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John W. Finn was a Medal of Honor recipient from the surprise attack on Pearl Harbor nearly 70 years ago. He was awarded the Congressional Medal of Honor on September 15, 1942 by Fleet Admiral Chester Nimitz aboard USS Enterprise.


Finn born July 24th 1909 in Los Angeles, CA. joined the Navy in July 1926 at age seventeen. In July 1927, John was assigned to Naval Air Station, North Island Ordnance Division and became an official ordnanceman working on four 3"50 caliber anti-aircraft gun emplacements.


Finn was a Navy ordnance CPO who is depicted in the motion picture, "Tora! Tora! Tora!". In the classic film he is seen standing inside a sandbag emplacement, firing a 50-cal. machine gun at Japanese fighters and bombers swooping low over Kaneohe Bay and Pearl Harbor, Hawaii, on that fateful morning of Dec. 7, 1941.


Finn was awakened shortly after dawn by the sounds of low flying aircraft diving over CPO housing, where he and his lovely wife Alice were residing, on the heights overlooking the bay adjoining Pearl Harbor.


"They say Pearl Harbor was struck at 7:55 a.m., that Sunday morning," said Finn "But I remember waking up under the drone of low-flying aircraft, looked at my watch I had ,and it was exactly 7:50 a.m. I never forgot that. With my next door neighbor and friend Chief Eddie 'Sulli' Sullivan beside me, I drove hell-bent-for-election down the peninsula to the PBY hangars. Japanese planes were strafing the hell out of the place. Their wing guns were peppering everything - parked cars, parked aircraft, the hangars, and anything that moved. I was the sole ordnance chief with VP-11. We were based in a new hangar right next to the bay. I remember yelling to Sulli that this was no mock training attack. That's what I first thought was happening when I woke up. When I saw a dull, red meatball on one of the fighters passing over us I yelled, " Sulli, this is the real McCoy."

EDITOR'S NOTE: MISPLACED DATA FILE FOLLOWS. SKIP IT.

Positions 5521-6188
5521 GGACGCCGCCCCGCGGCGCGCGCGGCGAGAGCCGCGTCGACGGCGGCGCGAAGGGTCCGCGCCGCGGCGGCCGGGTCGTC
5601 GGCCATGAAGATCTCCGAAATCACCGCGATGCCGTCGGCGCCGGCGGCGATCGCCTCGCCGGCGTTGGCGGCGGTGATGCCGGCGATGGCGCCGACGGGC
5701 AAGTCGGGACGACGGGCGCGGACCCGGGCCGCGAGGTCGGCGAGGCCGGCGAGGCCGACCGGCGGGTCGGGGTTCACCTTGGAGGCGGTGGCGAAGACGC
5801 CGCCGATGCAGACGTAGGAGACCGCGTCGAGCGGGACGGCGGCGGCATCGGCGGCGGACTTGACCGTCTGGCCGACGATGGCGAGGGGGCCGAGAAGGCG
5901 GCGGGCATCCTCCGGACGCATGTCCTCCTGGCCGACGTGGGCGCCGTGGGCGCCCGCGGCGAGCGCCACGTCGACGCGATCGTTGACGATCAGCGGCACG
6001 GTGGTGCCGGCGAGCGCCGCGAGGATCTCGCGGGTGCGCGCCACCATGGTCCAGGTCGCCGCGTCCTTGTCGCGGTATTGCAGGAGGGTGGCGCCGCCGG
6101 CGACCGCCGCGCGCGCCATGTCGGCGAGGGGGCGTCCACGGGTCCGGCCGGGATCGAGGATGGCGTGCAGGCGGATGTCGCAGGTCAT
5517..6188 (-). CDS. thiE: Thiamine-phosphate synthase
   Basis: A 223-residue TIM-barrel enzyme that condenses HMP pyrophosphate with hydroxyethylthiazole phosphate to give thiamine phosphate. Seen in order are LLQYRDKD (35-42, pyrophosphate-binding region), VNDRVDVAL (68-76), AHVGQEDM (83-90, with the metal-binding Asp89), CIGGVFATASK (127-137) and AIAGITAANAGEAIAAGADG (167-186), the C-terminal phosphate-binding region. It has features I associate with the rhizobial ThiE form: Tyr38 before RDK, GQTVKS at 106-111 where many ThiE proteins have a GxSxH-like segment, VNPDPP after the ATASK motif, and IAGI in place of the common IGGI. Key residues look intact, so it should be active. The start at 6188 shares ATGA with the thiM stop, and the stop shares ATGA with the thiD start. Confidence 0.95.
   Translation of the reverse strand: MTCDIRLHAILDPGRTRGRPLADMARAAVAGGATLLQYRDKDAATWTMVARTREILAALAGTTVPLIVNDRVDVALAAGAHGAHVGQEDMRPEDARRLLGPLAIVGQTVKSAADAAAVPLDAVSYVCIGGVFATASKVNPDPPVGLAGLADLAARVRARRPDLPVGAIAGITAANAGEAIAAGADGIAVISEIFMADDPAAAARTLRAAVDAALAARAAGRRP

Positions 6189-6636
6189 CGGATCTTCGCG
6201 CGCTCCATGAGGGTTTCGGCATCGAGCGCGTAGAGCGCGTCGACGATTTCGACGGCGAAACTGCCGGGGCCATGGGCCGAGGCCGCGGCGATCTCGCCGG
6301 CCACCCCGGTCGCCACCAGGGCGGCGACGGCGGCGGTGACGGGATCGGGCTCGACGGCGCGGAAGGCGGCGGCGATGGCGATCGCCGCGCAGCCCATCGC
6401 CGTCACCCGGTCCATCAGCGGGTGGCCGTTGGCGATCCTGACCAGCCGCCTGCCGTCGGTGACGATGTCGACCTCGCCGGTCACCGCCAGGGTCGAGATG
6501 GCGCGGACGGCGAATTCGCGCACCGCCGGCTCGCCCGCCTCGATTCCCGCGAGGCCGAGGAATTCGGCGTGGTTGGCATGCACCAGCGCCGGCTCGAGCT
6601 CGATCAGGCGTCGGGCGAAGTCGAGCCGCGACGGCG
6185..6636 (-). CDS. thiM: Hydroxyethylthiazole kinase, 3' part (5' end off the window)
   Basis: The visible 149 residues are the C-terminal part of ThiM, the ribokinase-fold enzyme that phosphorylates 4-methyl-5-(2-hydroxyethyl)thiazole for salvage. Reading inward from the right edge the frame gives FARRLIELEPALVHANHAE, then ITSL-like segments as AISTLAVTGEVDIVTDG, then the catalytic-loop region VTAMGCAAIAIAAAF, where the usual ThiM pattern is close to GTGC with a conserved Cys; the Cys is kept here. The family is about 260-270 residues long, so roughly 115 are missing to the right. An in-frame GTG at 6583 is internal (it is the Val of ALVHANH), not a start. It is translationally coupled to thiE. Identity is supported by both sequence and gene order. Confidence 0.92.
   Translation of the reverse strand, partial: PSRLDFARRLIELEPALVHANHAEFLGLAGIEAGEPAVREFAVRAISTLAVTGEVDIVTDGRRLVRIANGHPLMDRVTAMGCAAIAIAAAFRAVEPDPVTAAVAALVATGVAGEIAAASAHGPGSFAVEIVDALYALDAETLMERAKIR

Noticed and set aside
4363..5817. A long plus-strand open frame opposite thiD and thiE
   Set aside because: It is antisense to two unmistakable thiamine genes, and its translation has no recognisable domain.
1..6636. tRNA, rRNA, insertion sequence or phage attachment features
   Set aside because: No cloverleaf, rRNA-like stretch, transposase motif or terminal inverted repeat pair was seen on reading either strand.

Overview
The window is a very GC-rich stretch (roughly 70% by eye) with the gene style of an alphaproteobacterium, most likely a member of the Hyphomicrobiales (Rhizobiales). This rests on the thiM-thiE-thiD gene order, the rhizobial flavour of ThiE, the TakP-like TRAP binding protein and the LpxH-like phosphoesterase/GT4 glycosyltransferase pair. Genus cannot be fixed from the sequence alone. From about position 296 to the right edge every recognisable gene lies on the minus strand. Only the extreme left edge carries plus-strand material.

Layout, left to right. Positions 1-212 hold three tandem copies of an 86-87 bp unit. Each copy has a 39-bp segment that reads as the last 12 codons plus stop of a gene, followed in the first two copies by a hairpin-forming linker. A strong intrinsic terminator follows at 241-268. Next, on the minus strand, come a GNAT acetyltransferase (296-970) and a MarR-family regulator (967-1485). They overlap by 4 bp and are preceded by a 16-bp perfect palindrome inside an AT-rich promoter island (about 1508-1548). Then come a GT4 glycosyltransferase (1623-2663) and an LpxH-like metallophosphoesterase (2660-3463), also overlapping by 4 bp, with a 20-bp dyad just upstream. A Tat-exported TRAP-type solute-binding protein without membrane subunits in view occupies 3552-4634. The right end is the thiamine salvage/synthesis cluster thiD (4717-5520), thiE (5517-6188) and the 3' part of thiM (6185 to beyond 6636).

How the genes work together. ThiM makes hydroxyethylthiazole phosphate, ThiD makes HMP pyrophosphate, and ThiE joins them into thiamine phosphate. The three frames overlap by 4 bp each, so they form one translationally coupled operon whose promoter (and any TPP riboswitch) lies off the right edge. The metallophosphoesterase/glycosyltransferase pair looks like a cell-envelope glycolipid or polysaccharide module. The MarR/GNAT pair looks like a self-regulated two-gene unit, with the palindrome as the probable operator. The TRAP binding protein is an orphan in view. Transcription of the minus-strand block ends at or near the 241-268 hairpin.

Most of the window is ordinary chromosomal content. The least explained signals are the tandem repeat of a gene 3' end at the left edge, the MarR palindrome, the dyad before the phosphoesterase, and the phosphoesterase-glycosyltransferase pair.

Finn said two of the newer Catalina's delivered from the states had taken off at dawn for a reconnaissance mission because his squadron had been assigned the weekend patrol duty. He said some of his men had spent the night in the hang getting the patrol planes ready for a dawn takeoff. He said when arrived in the area, two or three of his men had stripped machine guns off other PBY's and were finding places to mount them to fire on the Japanese attackers.


"I remember some lulls during the attack," Finn said. "I fired 30-calibers and 50s 'til I ran out of ammunition. Then I even found a 3-0-3 British Vicker gun, and a Lewis gun . . . . anything I could get my hands on. I was mad. Mad as hell," said, Finn. "We had one gun mount on that apron, and a light-metal gun frame used only for training. I had wanted gun mounts built all around the rim of the hangar, but my request had been delayed because of paper work.


Finn had suffered multiple wounds during his actions against the enemy. His Medal of Honor citation reads that despite the number of enemy shrapnel that peppered his body, he fought on, and declined medical treatment until his men were treated and evacuated. As for the Medal of Honor, Finn still asks, "Why me? Why me, when so many men did more than I did? Many, many others lost their lives. I wear this medal for them. Never would I ever disgrace this honor, or those who died around me."

 

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